Short Peace: Ranko Tsukigime’s Longest Day Review

Legendary manga artist and animator Katsuhiro Otomo is familiar to some people as the creator of Akira, but one year prior to the film’s theatrical debut in 1988, Otomo contributed to Neo Tokyo, a collection of animated shorts featuring works by some of Japan’s most talented and recognized animators. Otomo has since made a habit of organizing or contributing to other collections, including Robot Carnival (1991), Memories (1995), and most recently, Short Peace. What sets Short Peace apart from the rest of the collections is the inclusion of a game, Ranko Tsukigime’s Longest Day, from Tokyo Jungle studio Crispy’s, and Suda 51, the creator of games like No More Heroes and Killer is Dead.

Currently, there’s no way to purchase Ranko Tsukigime’s Longest Day without also acquiring the accompanying animated shorts. When I consider the bundle in its entirety, it’s easy to recommend. The four animated shorts tackle a variety of subjects including Japanese mythology, love and desperation, bonds between man and nature, and the trajectory of a society that’s wound around weapons technology and armed conflict. They deliver plenty of eye-catching animation, exciting art design, and succinct stories that intelligently get their point across.

The first short, Possessions, tells the story of a run down, waterlogged tailor who stumbles upon a derelict shack in the middle of a forest. Upon entering, he’s confronted by an array of haunted objects, including tattered umbrellas and obis–traditional sashes worn by geishas. Rather than balk in fright, the tailor’s good nature and positive outlook shine through, ultimately earning the spirits’ friendship and allegiance. It’s a heartwarming, Disney-esque tale with an invigorating presentation that’s packed with movement, intricate details, and an uplifting, brilliant palette.

Possessions is a bright first course, but the tale of lovelorn youths separated by tradition and family values in the next chapter, Combustible, stirs up a different and darker set of emotions. Two sets of hard-nosed parents inadvertently create a divide between two entangled teens, Owaka and Matsukichi, and the events that follow tap into wells of sorrow, futility, and sacrifice. It’s an unpleasant conclusion to a story that blossoms from an idyllic prologue, which depicts Owaka and Matsukichi’s early years, when their days were defined by play and unadulterated joy. The melancholy ending to their story sets the tone for the third short, Gambo, where a little girl appeals to the sensibilities of a wild bear to come to the aid of her village, which is under attack from a hellish demon. Gambo is rousing in its brutality, and it both extends and builds upon the somber tone set by Combustible.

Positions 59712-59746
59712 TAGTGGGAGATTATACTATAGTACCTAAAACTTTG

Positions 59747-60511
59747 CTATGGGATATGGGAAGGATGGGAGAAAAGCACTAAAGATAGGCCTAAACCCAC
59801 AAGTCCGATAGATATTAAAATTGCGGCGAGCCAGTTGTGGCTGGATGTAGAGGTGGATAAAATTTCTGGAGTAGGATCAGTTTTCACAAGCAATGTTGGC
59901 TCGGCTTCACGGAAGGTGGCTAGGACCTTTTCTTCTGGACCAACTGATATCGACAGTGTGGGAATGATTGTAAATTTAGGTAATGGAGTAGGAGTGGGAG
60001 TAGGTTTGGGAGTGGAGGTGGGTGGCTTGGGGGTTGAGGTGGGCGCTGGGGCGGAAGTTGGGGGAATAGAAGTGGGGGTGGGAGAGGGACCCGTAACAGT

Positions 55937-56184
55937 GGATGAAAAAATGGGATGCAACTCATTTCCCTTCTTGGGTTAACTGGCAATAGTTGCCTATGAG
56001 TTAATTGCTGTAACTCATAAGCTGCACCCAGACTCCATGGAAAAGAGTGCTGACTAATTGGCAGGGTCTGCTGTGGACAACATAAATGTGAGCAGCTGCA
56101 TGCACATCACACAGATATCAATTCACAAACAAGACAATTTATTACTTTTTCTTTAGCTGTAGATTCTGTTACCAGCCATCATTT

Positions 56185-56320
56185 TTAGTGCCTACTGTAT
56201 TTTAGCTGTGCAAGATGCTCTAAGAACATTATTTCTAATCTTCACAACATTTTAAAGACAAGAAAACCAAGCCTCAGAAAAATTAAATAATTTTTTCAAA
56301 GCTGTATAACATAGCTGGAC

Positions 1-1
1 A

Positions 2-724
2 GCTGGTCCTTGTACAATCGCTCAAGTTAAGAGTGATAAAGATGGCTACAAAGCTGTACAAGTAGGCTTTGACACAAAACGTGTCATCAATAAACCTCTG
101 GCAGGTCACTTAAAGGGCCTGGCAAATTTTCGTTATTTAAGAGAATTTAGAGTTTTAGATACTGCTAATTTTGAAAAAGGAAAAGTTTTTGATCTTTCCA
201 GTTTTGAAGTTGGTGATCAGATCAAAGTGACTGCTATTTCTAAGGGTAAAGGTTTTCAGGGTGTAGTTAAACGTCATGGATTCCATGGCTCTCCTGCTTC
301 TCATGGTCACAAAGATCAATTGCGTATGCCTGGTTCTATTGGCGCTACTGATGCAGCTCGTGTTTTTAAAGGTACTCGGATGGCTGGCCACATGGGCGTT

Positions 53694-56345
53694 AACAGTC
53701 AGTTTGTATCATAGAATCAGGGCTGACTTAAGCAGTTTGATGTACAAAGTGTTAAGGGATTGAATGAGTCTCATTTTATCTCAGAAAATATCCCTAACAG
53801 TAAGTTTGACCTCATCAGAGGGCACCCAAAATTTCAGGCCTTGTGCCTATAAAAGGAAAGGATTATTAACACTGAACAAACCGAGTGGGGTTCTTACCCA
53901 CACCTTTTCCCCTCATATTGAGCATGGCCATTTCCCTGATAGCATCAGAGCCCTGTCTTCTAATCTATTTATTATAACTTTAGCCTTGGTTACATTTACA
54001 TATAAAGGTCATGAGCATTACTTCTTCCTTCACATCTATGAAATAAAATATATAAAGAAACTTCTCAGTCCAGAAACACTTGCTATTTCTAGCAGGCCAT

The fourth short, A Farewell to Weapons, brings the emotional roller coaster back to where it started. In the midst of recovering a warhead, a futuristic salvage crew is attacked by an autonomous, quadrupedal weapon. The combat sequences between man and machine that follow are riveting and filled with inventive displays of sci-fi technology, destruction, and tension. By the end, however, you’re brought back to a state of tranquility. The transition is abrupt, but it also works, and it feels like a fitting end to a string of stories that manage to flow together on an emotional level despite being so different.

Short Peace's animations are bite-sized works of art  that leave you hungry for more.
Short Peace’s animations are bite-sized works of art that leave you hungry for more.